This entry covers the historical context of Space War!, and instructions for working with our in-browser emulator. The system doesn’t require installed plugins (although a more powerful machine and recent browser version is suggested).
The JSMESS emulator (a conversion of the larger MESS project) also contains a real-time portrayal of the lights and switches of a Digital PDP-1, as well as links to documentation and manuals for this $800,000 (2014 dollars) minicomputer.
(via Descriptive Camera)
A digital camera sends photos to Mechanical Turk service to generate a textual description and print the result on a thermal printer. Thus a camera that prints out a textual description of what you photographed.
Most existing DRM attempts to only allow the user to access the DRM'ed content with particular applications or with particular credentials so that if the file is shared it won't be useful to others. A better solution is to encode any of the user's horrible secrets into unique versions of the DRM'ed content so that the user won't want to share it. Entangle the users and the content provider's secrets together in one document and accordingly their interests. I call this Blackmail DRM. For an implementation it is important to point out that the user's horrible secret doesn't need to be verified as accurate, but merely verified as believable.
Apparently I need to get these blog posts written faster because only recently I read about Social DRM which is a light weight version of my idea but with a misleading name. Instead of horrible secrets, they say they'll use personal information like the user's name in the DRM'ed content. More of my thoughts stolen and before I even had a chance to think of it first!
Sarah and I just got back home from a Eric and Jane's wedding / Sarah and Dave's vacation trip to the Bahamas (note the lack of activity for the past twelve days on my website). I've got plenty of photos and things to post but for now I'll just relate this humorous anecdote during the rehearsal dinner. I had said something about photos to Jim, Eric's brother and he gave me a crazy look. "Oh, I thought you meant like pho-tos" he said. It took me a moment to realize he misunderstood what I said as "faux toes". I laughed until I cried a little. Also works with digital faux toes.
Irritatingly out of line with what their commercials say, in my area Comcast, under the covers of the national broadcast digital switch, is sneaking in their own switch to digital, moving channels above 30 to their own digital format. Previously, I had Windows 7 Media Center running on a PC with a Hauppauge PVR500 which can decode two television signals at once setup to record shows I like. The XBox 360 works great as a Media Center client letting me easily watch the recorded shows over my home network on my normal TV.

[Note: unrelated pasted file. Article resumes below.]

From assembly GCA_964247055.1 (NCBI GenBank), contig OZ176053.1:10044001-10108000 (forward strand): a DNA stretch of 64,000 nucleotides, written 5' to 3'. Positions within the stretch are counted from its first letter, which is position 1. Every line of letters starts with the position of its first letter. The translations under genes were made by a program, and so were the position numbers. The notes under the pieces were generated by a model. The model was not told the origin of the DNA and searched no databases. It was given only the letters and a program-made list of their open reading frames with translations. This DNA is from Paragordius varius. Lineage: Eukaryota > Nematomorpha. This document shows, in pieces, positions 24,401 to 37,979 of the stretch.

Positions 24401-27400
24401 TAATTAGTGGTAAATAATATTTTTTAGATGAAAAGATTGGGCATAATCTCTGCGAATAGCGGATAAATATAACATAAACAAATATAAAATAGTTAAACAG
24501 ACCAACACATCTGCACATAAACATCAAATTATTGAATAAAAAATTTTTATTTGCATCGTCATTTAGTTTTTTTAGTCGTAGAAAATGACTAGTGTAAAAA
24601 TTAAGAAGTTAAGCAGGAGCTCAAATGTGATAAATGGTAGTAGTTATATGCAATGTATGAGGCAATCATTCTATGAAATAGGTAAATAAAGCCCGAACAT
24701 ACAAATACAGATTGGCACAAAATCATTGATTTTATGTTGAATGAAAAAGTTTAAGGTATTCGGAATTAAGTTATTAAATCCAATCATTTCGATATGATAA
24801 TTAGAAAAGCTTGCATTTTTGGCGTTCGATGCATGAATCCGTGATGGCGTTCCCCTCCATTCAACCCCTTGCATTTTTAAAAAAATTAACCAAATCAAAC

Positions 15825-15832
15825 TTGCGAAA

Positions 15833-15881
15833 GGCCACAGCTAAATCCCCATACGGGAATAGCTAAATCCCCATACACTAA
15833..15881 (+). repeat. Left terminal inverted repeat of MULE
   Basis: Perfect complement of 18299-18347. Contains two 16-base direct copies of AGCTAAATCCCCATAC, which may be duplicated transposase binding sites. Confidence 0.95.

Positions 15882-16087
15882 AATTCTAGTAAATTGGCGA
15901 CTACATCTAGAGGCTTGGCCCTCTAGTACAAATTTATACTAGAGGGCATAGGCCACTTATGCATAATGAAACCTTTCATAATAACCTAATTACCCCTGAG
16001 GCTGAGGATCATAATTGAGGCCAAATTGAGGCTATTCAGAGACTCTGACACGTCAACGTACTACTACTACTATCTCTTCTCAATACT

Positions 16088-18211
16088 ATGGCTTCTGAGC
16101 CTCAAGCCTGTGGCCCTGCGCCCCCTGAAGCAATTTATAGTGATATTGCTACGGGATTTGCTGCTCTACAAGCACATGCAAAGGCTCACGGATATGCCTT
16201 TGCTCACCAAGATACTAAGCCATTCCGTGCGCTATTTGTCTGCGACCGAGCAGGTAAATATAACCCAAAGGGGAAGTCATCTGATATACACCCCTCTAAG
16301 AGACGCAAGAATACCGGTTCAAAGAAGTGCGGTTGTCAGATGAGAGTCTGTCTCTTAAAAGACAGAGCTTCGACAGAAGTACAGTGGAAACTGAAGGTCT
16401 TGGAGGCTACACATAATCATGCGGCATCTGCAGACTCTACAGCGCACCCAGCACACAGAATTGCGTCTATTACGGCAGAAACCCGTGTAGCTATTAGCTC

Unfortunately with Comcast's change, now one needs a cable box or a Comcast digital to analog converter in order to view their signal, but Comcast is offering up to two free converters for those who'd like them. The second of my two free converters I hooked up to the Media Center PC and I got the IR Blaster that came with my Hauppauge out of the garage. I plugged in the USB IR Blaster to my PC, connected one of the IR transmitters to the 1st port on the IR Blaster, and sat the IR transmitter next to the converter's IR receiver. I went through the Media Center TV setup again and happily it was able to figure out how to correctly change the channel on the converter. So I can record now, however:
Sarah and I are back from a short Christmas visit to California. We spent the days around Christmas with much of my extended family in Sacramento many of whom I had not seen in quite a while. It was nice to see everybody again. I ended up taking a few pictures on Christmas in order to add to the digital photo frame I gave Grandma.
We flew in and out of San Francisco on Virgin America which was really nice. The staff is trying their best to be hip but accessible, the safety instructional video is entertaining, there's mood lighting, and all seats have entertainment systems as well as power outlets and USB ports to charge your electronic devices. They don't have many flights which appears to mean shorter lines. And it was cheaper to fly with them and then rent a car and drive to Sacramento then to fly in to Sacramento. I'll for sure be flying with them again given the opportunity. Before flying back Sarah and I spent a day in San Francisco, where we decided that if we don't go back to Fisherman's Wharf again in this lifetime that would be acceptable, saw the Golden Gate Park and met up with my friend Jake who I haven't seen in at least four years. Next up, happy new year!